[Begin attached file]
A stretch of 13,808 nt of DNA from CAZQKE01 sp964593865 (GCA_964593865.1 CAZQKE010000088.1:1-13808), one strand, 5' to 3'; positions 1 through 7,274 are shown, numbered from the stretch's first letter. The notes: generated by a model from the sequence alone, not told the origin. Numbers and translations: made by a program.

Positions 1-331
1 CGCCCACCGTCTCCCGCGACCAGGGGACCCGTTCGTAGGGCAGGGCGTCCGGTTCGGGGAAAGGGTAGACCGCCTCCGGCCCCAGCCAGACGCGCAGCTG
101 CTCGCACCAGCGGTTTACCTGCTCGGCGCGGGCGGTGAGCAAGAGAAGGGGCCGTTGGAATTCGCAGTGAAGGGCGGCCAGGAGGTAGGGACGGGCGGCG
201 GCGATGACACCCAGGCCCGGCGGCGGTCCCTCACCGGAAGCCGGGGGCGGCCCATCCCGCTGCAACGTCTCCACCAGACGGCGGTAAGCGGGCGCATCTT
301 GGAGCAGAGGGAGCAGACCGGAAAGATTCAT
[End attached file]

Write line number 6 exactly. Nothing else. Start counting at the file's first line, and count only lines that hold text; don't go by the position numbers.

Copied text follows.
301 GGAGCAGAGGGAGCAGACCGGAAAGATTCAT